You’re eyeing the menu at [insert favorite food chain here], debating between the decidedly not good-for-you onion rings and better-for-you salad, which boasts 120 fewer calories. You (of course) make the right choice, but according to a surprising new study, going with fewer calories may not mean you’ll end up getting less.Starting in 2008, U.S. cities and counties began passing ordinances, which obligated chain restaurants to list the calorie content of foods on their menus. But the menu labeling may be off—in some cases, more than 100 calories off—especially at sit-down chain restaurants where portion sizes may vary.

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Lorien E. Urban, Ph.D. and colleagues at Tufts University analyzed the energy content—kcal (or calories) per portion—of 269 take-out food items from fast food and sit-down restaurants.Of the measured food items, 40 percent were at least 10 calories higher than the listed amount, while about half were 10 calories or lower than stated. So it appears that you’re getting the amount of calories you think you’re eating.

Yet if you take a closer look, some of the findings were surprising. One particular item was 1,000 calories more than the listed amount! Sure, this is just one case, but nearly one-fifth of the foods were more than 100 calories greater than labeled. So if you’re watching your diet, one menu choice may lead you astray.Of the foods with highest calories discrepancies, the average difference in food was a whopping 289 calories. Soups and salads tended to be the most deceiving healthy choices.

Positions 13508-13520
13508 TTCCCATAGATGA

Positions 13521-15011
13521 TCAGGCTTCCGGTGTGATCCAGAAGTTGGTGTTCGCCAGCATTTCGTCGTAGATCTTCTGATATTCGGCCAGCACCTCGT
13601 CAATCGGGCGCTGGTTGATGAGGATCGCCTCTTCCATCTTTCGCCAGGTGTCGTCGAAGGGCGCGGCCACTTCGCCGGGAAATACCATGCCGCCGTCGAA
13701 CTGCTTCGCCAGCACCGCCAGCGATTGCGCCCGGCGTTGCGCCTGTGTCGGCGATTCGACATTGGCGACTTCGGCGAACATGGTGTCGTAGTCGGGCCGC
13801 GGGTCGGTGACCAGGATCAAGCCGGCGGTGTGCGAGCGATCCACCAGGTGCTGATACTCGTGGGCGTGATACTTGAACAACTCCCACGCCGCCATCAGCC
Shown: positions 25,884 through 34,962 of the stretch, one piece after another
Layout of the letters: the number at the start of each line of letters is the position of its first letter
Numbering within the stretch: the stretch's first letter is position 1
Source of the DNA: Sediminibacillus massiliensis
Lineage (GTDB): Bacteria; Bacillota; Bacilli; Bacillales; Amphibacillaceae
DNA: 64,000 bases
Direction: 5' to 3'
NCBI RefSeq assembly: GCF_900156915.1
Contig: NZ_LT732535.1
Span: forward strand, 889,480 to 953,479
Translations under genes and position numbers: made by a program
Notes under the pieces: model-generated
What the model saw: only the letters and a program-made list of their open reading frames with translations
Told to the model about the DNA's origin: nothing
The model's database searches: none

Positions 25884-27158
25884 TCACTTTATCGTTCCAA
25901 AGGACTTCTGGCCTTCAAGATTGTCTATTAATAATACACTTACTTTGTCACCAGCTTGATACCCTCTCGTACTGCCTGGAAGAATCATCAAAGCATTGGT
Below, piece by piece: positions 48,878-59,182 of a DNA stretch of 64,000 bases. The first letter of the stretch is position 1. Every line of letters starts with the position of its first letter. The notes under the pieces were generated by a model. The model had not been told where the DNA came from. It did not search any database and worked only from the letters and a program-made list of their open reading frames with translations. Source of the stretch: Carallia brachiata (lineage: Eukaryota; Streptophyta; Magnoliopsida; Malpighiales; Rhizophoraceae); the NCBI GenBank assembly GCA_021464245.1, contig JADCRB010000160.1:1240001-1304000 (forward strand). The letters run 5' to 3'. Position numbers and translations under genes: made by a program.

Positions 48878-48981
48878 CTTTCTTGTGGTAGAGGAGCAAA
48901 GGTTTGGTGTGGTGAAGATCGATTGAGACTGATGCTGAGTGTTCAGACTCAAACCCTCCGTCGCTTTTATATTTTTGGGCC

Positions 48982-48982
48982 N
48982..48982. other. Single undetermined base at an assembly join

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“We think it is very important that lower calorie foods not contain more calories than listed because such foods are purchased by people trying to control their weight,” said author Susan B. Roberts, Ph.D. in a press release. “They will find that harder to do if they are eating more than they think.”

But can the occasional wrong calorie-count really make a difference in your overall eating habits and body health?

Before researchers can answer this question, it’s important to first look at studies of calorie listings on menus—do they cause people to make healthier food choices?

“The data seems to be pretty clear that putting calorie information on the menu does not have any effect,” said David Levitsky, Ph.D. Professor of Nutritional Sciences at Cornell University.

Other studies conducted in the past two years find that this nutrition information didn’t push people to purchase foods with less calories. A 2010 study of New York City sales at Starbucks did find one effect—a net decrease of only six calories per transaction on average.

National legislation will go into effect in 2012, which will force food chains (with 20 or more locations) to put calories on the menu. “I would love to think that people do put [calorie labels] into consideration, but there’s little evidence that they do,” Dr. Levitsky said.So how might this new law decrease the rise in body weight the U.S. has seen over the past 25 years?

“It’s not going to affect obesity rates,” Dr. Levitsky predicts.

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